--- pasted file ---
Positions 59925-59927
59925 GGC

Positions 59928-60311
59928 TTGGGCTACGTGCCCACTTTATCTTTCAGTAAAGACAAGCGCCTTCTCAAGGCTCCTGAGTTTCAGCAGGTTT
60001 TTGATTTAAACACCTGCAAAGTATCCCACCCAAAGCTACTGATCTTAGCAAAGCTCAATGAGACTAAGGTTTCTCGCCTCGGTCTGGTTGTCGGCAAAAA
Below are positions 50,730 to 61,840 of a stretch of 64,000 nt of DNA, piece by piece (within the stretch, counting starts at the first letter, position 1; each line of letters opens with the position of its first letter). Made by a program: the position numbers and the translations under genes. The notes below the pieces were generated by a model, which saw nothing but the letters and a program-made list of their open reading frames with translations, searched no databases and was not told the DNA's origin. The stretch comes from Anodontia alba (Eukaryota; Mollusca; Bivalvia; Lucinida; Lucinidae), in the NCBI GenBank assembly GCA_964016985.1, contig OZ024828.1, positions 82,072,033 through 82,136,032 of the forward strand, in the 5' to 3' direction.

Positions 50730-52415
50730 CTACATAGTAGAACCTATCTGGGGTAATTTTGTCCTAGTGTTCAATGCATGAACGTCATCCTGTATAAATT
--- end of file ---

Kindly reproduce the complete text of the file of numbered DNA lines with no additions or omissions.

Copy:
Positions 59925-59927
59925 GGC

Positions 59928-60311
59928 TTGGGCTACGTGCCCACTTTATCTTTCAGTAAAGACAAGCGCCTTCTCAAGGCTCCTGAGTTTCAGCAGGTTT
60001 TTGATTTAAACACCTGCAAAGTATCCCACCCAAAGCTACTGATCTTAGCAAAGCTCAATGAGACTAAGGTTTCTCGCCTCGGTCTGGTTGTCGGCAAAAA
Below are positions 50,730 to 61,840 of a stretch of 64,000 nt of DNA, piece by piece (within the stretch, counting starts at the first letter, position 1; each line of letters opens with the position of its first letter). Made by a program: the position numbers and the translations under genes. The notes below the pieces were generated by a model, which saw nothing but the letters and a program-made list of their open reading frames with translations, searched no databases and was not told the DNA's origin. The stretch comes from Anodontia alba (Eukaryota; Mollusca; Bivalvia; Lucinida; Lucinidae), in the NCBI GenBank assembly GCA_964016985.1, contig OZ024828.1, positions 82,072,033 through 82,136,032 of the forward strand, in the 5' to 3' direction.

Positions 50730-52415
50730 CTACATAGTAGAACCTATCTGGGGTAATTTTGTCCTAGTGTTCAATGCATGAACGTCATCCTGTATAAATT